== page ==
So, in effect, it would appear that there is some precedent for Geither’s statements as it seems that the United States Supreme Court has previously ruled that voiding a U.S. government debt is beyond the power of Congress. Since we are far from legal scholars, we have attached below a link to the ruling:
As is outlined in the following chart, the credit default swap markets on U.S. government debt are signaling that a default on U.S. government is highly unlikely and the odds of such haven’t increased much over the last six months, which perhaps also gives credence to Geither’s view. Currently, CDS on 10-year U.S. treasuries are trading at 58bps, which is well off its highs for the year. By way of comparison, German 10-year CDS are trading at 59bps, Greek CDS are trading at 1,550bps, and Spanish CDS are trading at 268bps.
Even if we accept that President Obama has the legal authority to make a unilateral decision on extending the debt ceiling as Geithner has been suggesting and legal precedent appears to support, the question is really whether it is the most practical or best political path to take. Regarding the latter point, it would seem that while President Obama would get a clear win by trumping the Republican Congress with the Fourteenth Amendment, the downside risk to this strategy is a potentially increased credit risk associated with U.S. sovereign debt and a potential Supreme Court showdown between Republicans and Democrats.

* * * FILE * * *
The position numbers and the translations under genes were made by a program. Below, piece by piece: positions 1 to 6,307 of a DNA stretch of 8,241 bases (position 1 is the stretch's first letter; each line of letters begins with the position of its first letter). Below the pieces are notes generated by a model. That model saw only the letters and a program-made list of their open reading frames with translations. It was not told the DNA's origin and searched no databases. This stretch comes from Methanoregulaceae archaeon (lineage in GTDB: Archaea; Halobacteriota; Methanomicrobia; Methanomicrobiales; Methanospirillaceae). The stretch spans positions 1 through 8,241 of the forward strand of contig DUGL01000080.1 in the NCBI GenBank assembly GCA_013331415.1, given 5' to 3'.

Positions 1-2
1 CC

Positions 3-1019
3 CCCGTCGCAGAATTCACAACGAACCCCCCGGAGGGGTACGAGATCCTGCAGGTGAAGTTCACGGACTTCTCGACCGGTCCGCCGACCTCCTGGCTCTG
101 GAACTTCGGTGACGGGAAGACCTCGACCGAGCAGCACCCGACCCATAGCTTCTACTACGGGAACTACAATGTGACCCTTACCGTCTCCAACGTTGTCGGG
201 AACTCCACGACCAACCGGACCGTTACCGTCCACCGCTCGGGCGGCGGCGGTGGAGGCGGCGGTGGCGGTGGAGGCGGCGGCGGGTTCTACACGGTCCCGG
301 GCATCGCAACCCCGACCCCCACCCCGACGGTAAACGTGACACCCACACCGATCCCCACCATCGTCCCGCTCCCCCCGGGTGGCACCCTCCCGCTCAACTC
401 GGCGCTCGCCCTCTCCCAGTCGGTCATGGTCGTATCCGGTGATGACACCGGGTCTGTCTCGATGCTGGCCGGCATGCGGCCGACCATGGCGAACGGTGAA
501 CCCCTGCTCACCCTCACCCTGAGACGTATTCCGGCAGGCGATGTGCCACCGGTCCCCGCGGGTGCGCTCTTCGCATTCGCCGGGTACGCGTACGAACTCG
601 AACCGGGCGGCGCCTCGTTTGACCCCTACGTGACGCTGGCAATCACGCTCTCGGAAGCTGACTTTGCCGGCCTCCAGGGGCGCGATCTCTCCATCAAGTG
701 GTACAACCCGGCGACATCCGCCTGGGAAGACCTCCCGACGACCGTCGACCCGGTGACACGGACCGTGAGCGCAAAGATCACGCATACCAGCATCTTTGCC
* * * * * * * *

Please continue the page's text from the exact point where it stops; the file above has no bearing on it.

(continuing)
So, would the President and the Democratic rank and file actually pursue the Fourteenth Amendment option? While he doesn’t necessarily speak for all Democrats, Senator Schumer said on a call to reporters on July 1st when asked about the Fourteenth Amendment responded, “It is certainly worth exploring.”
Daryl G. Jones
Director of Research
Positions in Europe: Long Germany (EWG); Short Spain (EWP)
With the Greek Confidence vote won, austerity approved, confirmation over the weekend that the country will receive its next €12 Billion tranche on July 15th (from its original €110 billion bailout package), and talk that Greece’s second bailout package (est. €70-120 Billion) will be announced in mid-September, the intense spotlight on Greece may dim in the coming days and weeks. Yet, the debate will now turn to recent proposals from France and Germany that its banks would voluntarily “restructure” Greek debt holdings by extending repayment on shorter term paper (5 years or less) to 30 year maturities. However, the specific terms, including the interest rate commanded, remains uncertain and as they say, the devil is in the details.